From:                              The Northwest Consumer Law Center <sheila@nwclc.org>

Sent:                               Tuesday, November 24, 2015 11:22 AM

To:                                   Noah Samuels-NWCLC

Subject:                          Consumer News You Can Use

 

We thought you might like to know about some things happening in the consumer world. Click on the bold, blue text to read more on each topic. Marijua

 

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We thought you might like to know about some things happening in the consumer world. Click on the bold, blue text to read more on each topic.

 

Bryan Adamson Article Image Idea 1

Marijuana - Legal, but Now What?

The "legalization" of marijuana and hemp in 2012 was considered by many in Washington to be a great victory, but there are still some important social justice and consumer protection aspects to be considered. NWCLC Founder and Board Member Bryan Adamson discusses what he and his law clinic have found in this insightful blog article.

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Mark Your Calendar for #GivingTuesday!

According to a new report, over 70% of low-income households in Washington have had an average of nine legal problems in the past year - and the second most common of those were consumer-related. Your support gives those households a second chance to save their homes, get back on their feet financially, and fight back against fraud and illegal debt collection. On Tuesday, December 1st, click here to donate and join the worldwide celebration of generosity.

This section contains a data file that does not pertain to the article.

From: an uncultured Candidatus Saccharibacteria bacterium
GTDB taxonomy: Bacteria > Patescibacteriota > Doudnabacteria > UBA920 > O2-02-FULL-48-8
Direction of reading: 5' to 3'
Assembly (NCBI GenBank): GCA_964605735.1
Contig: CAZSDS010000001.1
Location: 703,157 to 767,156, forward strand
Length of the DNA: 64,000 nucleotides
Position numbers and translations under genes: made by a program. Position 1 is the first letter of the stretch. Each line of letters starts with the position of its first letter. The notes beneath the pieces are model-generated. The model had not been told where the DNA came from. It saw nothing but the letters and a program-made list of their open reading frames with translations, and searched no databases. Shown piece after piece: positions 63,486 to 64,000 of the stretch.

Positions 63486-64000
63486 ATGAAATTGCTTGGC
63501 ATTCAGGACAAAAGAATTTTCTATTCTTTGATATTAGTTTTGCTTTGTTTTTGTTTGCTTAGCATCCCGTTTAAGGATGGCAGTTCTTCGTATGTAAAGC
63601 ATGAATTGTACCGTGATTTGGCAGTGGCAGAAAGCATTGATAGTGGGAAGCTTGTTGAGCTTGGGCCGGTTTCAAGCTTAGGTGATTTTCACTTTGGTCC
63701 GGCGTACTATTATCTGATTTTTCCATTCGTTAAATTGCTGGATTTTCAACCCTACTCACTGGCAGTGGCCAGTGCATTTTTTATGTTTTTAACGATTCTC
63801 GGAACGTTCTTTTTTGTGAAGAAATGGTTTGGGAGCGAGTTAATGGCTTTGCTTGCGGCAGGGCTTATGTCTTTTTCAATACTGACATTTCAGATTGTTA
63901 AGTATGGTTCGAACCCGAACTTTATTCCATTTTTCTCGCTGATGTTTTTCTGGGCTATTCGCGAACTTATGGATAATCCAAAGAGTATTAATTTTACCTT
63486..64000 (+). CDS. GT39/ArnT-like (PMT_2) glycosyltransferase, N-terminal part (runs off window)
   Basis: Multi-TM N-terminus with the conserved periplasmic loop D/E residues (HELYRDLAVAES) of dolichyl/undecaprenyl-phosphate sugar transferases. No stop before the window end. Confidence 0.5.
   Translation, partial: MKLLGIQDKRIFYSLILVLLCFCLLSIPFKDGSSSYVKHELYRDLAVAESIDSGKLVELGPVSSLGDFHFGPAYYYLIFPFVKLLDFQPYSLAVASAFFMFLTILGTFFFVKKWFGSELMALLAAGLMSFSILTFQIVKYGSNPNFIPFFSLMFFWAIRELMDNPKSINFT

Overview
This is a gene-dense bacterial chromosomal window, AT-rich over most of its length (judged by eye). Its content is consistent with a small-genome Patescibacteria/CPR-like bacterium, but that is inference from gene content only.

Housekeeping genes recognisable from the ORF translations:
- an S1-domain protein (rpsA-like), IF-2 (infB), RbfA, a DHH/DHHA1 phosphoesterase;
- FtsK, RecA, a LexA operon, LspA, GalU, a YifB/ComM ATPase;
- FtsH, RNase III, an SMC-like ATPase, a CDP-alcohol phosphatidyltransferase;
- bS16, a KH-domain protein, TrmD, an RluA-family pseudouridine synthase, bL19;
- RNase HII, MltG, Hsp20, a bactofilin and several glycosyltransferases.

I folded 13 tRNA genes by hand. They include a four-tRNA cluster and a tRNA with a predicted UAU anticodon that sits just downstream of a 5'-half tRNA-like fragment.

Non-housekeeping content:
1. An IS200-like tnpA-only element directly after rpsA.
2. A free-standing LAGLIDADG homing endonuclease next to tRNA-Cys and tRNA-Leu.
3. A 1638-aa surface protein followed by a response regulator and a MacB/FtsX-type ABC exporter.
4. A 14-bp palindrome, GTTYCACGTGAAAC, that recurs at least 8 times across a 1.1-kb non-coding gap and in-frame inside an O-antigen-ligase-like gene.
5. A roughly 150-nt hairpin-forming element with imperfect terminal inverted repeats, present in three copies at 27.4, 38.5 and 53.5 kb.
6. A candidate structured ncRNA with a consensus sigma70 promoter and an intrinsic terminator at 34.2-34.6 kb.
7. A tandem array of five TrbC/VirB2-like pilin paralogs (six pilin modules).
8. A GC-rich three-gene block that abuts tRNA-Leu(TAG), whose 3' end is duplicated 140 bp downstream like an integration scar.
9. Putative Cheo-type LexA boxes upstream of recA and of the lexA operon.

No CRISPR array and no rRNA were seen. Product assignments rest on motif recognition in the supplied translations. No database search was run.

Student Loan Dischargeability Article Image

Should Student Loans be Dischargeable in Bankruptcy?

With Americans carrying around over $1.2 trillion in student loan debt, there is a growing movement to undo the 10-year-old laws preventing almost all student loans from being eliminated in bankruptcy. Of particular concern to the movement is the fact that private student loans are often predatory and do not offer the rehabilitation or repayment options that government-backed student loans offer. The think tank Brookings Institution recently weighed in on the issue. Their studies found that very few if any borrowers took unfair advantage of bankruptcy before those 2005 laws were passed. However, they warned that more lenient bankruptcy laws might make student loans harder to get and more expensive to repay. Until and unless the laws are changed, we recommend as always that anybody struggling with their share of that $1.2 trillion - at least those with government loans - should look into more affordable repayment options.

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